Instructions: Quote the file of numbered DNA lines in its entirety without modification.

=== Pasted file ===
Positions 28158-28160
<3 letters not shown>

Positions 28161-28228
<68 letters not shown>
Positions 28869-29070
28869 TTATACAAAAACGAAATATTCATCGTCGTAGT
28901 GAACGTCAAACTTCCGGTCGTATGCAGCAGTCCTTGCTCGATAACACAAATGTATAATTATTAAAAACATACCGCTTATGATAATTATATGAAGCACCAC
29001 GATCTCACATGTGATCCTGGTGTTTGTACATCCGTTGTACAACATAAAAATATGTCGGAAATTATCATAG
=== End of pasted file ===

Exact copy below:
Positions 28158-28160
<3 letters not shown>

Positions 28161-28228
<68 letters not shown>
Positions 28869-29070
28869 TTATACAAAAACGAAATATTCATCGTCGTAGT
28901 GAACGTCAAACTTCCGGTCGTATGCAGCAGTCCTTGCTCGATAACACAAATGTATAATTATTAAAAACATACCGCTTATGATAATTATATGAAGCACCAC
29001 GATCTCACATGTGATCCTGGTGTTTGTACATCCGTTGTACAACATAAAAATATGTCGGAAATTATCATAG